One of the mysteries of the English language finally explained.
A Russian dessert made from fruit juice or puree boiled with sugar and water and thickened with potato or cornflour.
- ‘I like my kissel a bit on the sour side, so I tend to use redcurrant juice, cranberries, rhubarb or lingonberries as a starting base.’
- ‘One doesn't have to waste much time and effort in order to make our kissels and compotes.’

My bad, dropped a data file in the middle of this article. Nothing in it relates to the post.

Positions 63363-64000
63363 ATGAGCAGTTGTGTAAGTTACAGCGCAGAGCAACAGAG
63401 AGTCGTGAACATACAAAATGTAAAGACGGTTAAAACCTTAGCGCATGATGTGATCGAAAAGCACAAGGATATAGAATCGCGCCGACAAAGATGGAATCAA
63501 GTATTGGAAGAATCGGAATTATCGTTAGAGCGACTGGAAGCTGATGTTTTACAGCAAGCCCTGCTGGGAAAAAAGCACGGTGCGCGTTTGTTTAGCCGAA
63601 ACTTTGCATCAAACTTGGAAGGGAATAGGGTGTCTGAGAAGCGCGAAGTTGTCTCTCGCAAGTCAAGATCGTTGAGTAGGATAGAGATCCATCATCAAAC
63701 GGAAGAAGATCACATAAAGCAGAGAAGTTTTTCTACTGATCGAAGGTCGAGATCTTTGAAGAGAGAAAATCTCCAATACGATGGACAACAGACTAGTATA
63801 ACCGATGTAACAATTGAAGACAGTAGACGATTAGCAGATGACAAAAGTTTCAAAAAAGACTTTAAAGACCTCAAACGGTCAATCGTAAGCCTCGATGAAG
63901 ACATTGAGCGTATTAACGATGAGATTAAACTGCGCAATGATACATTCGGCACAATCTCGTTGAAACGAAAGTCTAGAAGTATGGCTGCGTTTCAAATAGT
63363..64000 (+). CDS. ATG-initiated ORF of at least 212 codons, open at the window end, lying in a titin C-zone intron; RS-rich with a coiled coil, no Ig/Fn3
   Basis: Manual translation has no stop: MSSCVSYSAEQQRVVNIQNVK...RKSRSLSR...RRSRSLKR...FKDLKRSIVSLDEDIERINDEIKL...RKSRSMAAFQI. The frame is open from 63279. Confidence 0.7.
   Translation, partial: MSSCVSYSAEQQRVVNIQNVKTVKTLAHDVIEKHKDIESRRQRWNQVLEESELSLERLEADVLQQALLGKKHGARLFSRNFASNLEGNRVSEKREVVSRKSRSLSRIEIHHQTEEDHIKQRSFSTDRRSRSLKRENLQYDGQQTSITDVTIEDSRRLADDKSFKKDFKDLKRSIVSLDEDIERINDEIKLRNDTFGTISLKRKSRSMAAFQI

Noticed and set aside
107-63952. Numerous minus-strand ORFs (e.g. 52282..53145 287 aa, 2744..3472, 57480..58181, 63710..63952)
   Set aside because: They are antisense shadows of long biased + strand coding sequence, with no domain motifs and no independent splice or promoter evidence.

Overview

- ‘You will also love the honey mousse, and the tasty kissel made with sweetened cranberries.’
From Russian kiselʹ, from a base shared by kislyĭ ‘sour’.
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